California bans state-funded travel to five new states over anti-LGBTQ laws
(CNN) -- California will ban state-funded travel to five new states over their "discriminatory" LGBTQ laws, state Attorney General Rob Bonta announced Monday, citing the importance of "aligning our dollars with our values."
The new travel restrictions target Arkansas, Florida, Montana, North Dakota and West Virginia over what the attorney general's office called "dangerous" new laws that "directly work to ban transgender youth from playing sports, block access to life-saving care, or otherwise limit the rights of members of the LGBTQ+ community."
"It's unfortunate that some politicians would rather demonize trans youth than focus on solving real issues like tackling gun violence, beating back this pandemic and rebuilding our economy," Bonta said at a news conference Monday.
The additional travel restrictions mean that California has now banned state-funded travel to 17 states under Assembly Bill 1887. The bill "prohibits the state from requiring employees to travel to a state subject to AB 1887's travel prohibition," as well as "prohibits California from approving a request for state-funded or state-sponsored travel to such a state," according to the state attorney general's office. It does not apply to personal travel.
The banned states, Bonta told reporters Monday, "are working to prevent transgender women and girls from participating in school sports, consistent with their gender identity."
"It's all part of a movement to limit the rights of LGBTQ Americans as a movement," he said.
While the California attorney general's office said the ban applies to all state-funded travel, there are exceptions; for example, if travel is required to maintain grant funding or licensure, or for auditing and revenue collection purposes.
The state attorney general's office told CNN in a statement that "it's ultimately up to each California agency, including universities, to make determinations about the steps they'll need to take to comply with AB 1887."
Each state agency, the California attorney general's office added in a later statement, "is responsible for overseeing enforcement of its provisions."
California has previously received pushback for its travel bans.
Last year, Oklahoma's Republican governor, Kevin Stitt, issued an executive order that prohibits state employees from "all non-essential travel" to California after being added to the Golden State's restricted travel list.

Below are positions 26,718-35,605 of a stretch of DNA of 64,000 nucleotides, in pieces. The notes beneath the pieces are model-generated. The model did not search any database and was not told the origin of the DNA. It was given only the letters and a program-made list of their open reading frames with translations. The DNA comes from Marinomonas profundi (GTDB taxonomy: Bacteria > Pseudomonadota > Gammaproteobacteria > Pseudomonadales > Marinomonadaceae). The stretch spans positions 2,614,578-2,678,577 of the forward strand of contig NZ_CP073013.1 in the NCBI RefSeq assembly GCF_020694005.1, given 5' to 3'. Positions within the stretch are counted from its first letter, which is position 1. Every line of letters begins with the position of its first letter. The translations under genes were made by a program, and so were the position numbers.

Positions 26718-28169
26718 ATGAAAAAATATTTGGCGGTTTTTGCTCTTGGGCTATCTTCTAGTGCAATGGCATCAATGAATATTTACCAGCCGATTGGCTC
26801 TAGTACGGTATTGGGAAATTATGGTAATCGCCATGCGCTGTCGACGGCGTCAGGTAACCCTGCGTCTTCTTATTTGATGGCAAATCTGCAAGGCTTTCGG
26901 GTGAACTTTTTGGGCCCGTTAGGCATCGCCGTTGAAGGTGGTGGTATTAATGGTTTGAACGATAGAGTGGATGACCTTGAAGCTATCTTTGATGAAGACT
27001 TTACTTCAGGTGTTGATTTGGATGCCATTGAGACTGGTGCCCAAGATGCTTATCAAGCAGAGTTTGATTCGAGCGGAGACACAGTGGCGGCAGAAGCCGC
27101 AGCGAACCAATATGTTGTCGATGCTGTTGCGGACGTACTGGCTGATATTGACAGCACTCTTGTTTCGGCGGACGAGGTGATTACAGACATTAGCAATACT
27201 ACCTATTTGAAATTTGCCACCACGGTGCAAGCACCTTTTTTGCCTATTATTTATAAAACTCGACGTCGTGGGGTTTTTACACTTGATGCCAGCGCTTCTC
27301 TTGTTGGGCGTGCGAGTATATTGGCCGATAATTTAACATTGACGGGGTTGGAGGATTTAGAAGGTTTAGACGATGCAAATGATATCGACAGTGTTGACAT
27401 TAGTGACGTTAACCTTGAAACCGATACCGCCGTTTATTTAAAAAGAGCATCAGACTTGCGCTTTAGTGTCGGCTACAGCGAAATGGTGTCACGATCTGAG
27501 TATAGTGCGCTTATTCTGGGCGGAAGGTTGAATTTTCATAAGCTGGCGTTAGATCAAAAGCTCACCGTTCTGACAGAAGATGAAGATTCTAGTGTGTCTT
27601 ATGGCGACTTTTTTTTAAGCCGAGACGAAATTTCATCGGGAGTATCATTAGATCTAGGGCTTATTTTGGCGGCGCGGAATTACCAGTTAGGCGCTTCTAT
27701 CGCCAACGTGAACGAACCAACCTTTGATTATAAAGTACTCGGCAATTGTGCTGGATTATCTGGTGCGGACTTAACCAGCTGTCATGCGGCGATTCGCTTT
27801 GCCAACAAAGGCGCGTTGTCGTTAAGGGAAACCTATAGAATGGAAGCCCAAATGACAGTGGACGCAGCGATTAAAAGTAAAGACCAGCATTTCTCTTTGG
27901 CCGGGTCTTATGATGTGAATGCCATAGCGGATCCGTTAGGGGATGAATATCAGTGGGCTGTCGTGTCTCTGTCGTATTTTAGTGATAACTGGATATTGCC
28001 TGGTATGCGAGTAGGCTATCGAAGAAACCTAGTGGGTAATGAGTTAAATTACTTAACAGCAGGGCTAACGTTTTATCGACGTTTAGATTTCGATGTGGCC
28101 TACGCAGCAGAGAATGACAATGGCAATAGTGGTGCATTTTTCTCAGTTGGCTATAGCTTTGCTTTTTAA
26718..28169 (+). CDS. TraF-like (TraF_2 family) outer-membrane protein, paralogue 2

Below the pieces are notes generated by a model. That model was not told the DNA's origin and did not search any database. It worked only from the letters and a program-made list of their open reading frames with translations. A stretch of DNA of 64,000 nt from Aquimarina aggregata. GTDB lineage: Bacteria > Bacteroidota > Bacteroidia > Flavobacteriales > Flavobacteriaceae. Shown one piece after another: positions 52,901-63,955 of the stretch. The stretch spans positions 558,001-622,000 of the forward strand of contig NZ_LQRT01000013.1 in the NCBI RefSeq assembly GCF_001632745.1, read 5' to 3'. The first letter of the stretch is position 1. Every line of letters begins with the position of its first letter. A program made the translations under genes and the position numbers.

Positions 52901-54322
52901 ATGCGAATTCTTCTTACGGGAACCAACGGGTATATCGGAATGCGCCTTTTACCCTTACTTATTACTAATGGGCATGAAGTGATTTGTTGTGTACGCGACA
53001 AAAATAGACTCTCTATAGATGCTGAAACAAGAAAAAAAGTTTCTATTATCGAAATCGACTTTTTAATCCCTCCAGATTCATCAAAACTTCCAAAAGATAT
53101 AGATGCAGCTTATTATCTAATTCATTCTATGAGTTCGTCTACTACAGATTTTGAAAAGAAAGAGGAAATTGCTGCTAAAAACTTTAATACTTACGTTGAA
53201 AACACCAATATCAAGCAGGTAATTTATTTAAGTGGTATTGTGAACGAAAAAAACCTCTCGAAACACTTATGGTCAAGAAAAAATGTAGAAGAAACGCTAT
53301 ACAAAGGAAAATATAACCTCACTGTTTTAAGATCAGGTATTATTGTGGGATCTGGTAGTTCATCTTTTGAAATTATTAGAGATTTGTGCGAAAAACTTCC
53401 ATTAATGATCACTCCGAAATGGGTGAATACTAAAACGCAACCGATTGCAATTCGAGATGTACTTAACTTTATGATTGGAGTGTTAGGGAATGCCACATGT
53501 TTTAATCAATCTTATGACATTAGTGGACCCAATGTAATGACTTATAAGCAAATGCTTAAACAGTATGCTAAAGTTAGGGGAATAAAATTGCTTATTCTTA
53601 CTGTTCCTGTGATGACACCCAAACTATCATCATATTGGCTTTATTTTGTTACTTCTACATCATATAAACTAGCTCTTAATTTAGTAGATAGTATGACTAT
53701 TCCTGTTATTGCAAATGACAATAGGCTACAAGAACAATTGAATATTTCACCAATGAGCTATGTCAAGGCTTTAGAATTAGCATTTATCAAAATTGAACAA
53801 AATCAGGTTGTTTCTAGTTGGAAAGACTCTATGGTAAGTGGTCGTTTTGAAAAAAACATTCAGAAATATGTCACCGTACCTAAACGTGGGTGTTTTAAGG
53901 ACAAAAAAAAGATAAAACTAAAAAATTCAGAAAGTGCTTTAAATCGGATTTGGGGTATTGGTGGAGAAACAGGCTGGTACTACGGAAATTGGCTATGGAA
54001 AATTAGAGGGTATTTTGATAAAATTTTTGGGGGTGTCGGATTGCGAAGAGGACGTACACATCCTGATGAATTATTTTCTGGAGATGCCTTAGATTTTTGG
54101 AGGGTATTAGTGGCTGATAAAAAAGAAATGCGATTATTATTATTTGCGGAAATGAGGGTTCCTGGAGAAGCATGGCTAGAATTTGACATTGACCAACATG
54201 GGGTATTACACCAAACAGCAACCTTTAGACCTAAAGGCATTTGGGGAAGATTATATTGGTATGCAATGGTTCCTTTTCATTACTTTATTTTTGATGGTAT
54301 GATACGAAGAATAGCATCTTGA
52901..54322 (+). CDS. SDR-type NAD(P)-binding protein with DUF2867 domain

"California and its elected officials over the past few years have banned travel to the State of Oklahoma in an effort to politically threaten and intimidate Oklahomans for their personal values. Enough is enough," Stitt said at the time.
On Monday, news of California's expanded travel ban was celebrated by LGBTQ rights advocates, including the Human Rights Campaign, one of the nation's largest LGBTQ advocacy groups.
"California's announcement today shows that states passing anti-transgender laws will face real world consequences for their cruel actions. The legislatures that have enacted these laws are choosing to trade away economic opportunities in order to target transgender young people based with no pretext," Human Rights Campaign President Alphonso David told CNN in a statement.
Advocacy groups have already called 2021 a record-breaking year for anti-LGBTQ legislation, with at least 23 states having introduced more than 100 bills that aim to curb the rights of transgender people across the country.
According to data from the Human Rights Campaign, one of the nation's largest LGBTQ advocacy groups, at least 117 bills have been introduced in the current legislative session that target the transgender community. It's the highest number the organization has recorded since it began tracking anti-LGBTQ legislation more than 15 years ago.
The majority of bills would affect transgender youth, a group that researchers and medical professionals warn is already susceptible to high rates of suicide and depression.
"Make no mistake: We're in the midst of an unprecedented wave of bigotry and discrimination in this country," Bonta said Monday. "And the state of California is not going to support it."
This story has been updated with additional information Monday.
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